me gazing toward his house. "You stay away from him, Robyn."
My crazy overprotective mother.
I had tried to get out of her what the entire ordeal was about, but she
refused to speak about it. Meanwhile, I missed Jayden like crazy. And it
was getting harder and harder for us to talk. Even though I had changed
his name in my phone to Chloe, my mom found out we were texting each
other and blocked his number. Every now and then, we would talk at
school, but my mother had spies even there. Her brother, Jeff, my uncle,
was a math teacher there and if he saw us together, he would tell his
So, instead of meeting at the school, we had found a secret spot by the
lake behind our neighborhood where we would meet every afternoon after
school at four. For about half an hour, we would talk and listen to
music on our phones. But I knew even those secret meetings were on
borrowed time. Once my dear mother somehow found out, it would be over;
I wouldn't get to see Jayden anymore except through my window or
accidentally in the hallways at school.
I sighed and cleaned the tank, while Renata stared at me with big eyes.
Then, as I was about to put the fish back, Adrian entered the kitchen,
"Staring at your boyfriend, huh?"
Startled, I jumped and dropped the fish onto the floor. Renata didn't
think twice before she leaped forward and gulped it down without even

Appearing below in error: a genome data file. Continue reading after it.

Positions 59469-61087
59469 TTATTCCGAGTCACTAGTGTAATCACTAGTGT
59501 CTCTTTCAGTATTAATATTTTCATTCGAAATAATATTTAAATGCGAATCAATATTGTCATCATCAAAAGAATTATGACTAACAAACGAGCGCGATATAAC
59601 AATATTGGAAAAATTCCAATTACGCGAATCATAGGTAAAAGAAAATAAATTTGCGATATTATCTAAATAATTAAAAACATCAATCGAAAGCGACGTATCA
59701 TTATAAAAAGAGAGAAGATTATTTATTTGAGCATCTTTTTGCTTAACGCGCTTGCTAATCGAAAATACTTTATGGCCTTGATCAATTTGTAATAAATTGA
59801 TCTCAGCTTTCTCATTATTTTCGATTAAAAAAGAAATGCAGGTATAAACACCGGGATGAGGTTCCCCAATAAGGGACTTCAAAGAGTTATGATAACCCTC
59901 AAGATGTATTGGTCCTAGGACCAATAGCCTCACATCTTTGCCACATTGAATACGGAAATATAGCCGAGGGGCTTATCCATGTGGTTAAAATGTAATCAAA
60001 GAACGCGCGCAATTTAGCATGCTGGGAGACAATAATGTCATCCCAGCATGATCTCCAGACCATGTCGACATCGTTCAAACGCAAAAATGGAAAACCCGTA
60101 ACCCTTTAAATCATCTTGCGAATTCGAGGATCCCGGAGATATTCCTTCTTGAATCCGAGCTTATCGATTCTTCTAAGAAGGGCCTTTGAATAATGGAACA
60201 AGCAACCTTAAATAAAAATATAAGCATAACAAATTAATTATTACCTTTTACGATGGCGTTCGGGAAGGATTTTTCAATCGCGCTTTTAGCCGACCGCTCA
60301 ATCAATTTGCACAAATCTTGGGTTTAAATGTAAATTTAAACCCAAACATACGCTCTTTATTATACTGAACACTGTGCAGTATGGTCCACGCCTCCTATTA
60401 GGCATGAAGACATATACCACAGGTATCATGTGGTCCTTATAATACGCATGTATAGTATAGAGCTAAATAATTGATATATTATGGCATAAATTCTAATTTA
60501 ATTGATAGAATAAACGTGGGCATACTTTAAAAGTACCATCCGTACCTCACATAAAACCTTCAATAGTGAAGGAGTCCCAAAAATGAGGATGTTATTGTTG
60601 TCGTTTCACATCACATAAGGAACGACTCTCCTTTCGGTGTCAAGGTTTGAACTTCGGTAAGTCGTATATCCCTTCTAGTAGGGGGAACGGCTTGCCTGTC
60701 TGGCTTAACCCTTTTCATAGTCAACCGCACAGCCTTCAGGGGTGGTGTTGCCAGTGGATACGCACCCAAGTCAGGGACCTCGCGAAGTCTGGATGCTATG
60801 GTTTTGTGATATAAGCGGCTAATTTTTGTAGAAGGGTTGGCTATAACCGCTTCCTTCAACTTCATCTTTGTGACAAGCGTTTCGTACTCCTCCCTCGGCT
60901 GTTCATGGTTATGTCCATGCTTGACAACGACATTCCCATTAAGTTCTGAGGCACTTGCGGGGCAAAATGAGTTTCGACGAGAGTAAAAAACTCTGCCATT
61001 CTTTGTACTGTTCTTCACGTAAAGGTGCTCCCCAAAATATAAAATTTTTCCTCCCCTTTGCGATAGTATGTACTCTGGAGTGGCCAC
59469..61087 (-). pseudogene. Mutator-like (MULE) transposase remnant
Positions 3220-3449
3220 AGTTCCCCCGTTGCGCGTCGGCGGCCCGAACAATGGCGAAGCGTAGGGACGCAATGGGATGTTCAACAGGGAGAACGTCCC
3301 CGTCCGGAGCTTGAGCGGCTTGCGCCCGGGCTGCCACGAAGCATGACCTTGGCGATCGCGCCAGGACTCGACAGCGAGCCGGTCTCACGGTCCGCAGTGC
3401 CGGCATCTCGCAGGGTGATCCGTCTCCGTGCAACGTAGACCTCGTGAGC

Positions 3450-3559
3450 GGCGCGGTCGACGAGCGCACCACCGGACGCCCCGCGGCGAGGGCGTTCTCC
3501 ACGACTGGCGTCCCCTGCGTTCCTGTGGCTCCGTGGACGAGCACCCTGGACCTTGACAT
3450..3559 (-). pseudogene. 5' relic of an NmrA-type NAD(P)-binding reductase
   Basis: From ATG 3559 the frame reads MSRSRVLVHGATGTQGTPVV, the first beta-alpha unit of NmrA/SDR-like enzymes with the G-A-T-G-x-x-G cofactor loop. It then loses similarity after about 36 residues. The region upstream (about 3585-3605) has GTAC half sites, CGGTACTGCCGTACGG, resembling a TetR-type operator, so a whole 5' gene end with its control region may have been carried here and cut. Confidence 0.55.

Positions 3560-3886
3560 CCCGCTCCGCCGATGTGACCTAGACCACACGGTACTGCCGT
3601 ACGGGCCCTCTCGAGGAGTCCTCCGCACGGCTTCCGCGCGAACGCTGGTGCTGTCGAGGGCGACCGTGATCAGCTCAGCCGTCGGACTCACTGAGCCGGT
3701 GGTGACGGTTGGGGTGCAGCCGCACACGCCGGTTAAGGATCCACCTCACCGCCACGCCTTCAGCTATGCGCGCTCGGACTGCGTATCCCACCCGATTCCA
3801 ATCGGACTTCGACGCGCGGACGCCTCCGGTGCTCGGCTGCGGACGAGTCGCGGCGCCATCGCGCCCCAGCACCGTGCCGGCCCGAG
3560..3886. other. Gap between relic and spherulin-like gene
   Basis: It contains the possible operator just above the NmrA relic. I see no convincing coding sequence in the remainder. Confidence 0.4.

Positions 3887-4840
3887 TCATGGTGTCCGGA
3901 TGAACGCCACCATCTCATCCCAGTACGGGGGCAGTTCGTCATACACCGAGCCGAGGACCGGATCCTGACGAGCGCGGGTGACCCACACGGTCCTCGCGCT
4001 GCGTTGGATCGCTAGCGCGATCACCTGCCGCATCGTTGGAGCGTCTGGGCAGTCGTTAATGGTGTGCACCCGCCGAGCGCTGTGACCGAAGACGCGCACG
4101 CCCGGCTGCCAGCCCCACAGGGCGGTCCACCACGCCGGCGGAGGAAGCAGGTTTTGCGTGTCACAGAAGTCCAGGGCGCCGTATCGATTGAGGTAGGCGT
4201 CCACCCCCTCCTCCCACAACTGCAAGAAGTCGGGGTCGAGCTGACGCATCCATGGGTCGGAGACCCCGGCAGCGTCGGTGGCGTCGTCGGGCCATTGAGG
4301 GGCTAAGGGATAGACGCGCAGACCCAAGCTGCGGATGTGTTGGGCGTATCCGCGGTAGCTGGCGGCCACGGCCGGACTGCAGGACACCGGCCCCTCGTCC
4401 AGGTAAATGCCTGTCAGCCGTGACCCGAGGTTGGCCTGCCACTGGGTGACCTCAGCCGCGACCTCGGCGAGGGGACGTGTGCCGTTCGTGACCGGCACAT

I looked up at my brother, who shrugged, then said with a grin:
"You idiot! Look what happened!"
"That wasn't my fault!" Adrian said. "You're the one who dropped it."
"I hate you! Mooom?"
Our mom entered from the living room, wearing a towel around her neck
and her tight gym gear, a smoothie in one hand, her phone in the other.
Her phone cover read: CAREFUL, I BITE. We had a gym at the house and
that was usually where our mother spent most of the day when she wasn't
busy running her jewelry company from her office upstairs. She and my
dad each had an office and barely ever left the house during the day.
She was looking at her screen, her eyes fixed on the display like it
held the secret to life itself.
"Adrian killed my fish," I said.
"He did what?"
"It wasn't me. It was Renata. She ate it."
"Renata," Mom exclaimed. She looked at me. "Well, it wasn't like it was
going to live forever anyway. It was just a fish. There are plenty of
them in the sea, I have heard."
"But it was my fish. And I loved him," I said. "I won him at the fair.
He was mine. The only thing that was mine. "
My mother looked at me like I was speaking Russian, then shook her head.
"I…I really don't…"
"Why do you always take his side?"
"I don't…not always," she said.
"Yes, you do. It's so unfair."
Our conversation was interrupted abruptly by the sound of a big hissing
truck driving up the road. Mom sprang for the window.
"A moving truck," she exclaimed excitedly. "That must be the new owners
at number twenty, you know the Williamsons’ old house."
Mom's eyes sparkled. She reached into a cabinet and pulled out a gift
basket. "I’ve had this ready for a week, expecting these newcomers.
I'll make sure to be the first on the street to welcome them."
"Before the Smiths, you mean," I said.
My mother stopped short and gave me a cold look, her right eye twitching
as she spoke.
"Well, yes…that too."
Excerpted from "Flesh and Blood (The Vampires of Shadow Hills Book 1)" by Willow Rose. Copyright © 2018 by Willow Rose. Excerpted by permission. All rights reserved. No part of this excerpt may be reproduced or reprinted without permission in writing from the publisher. Excerpts are provided solely for the personal use of visitors to this web site.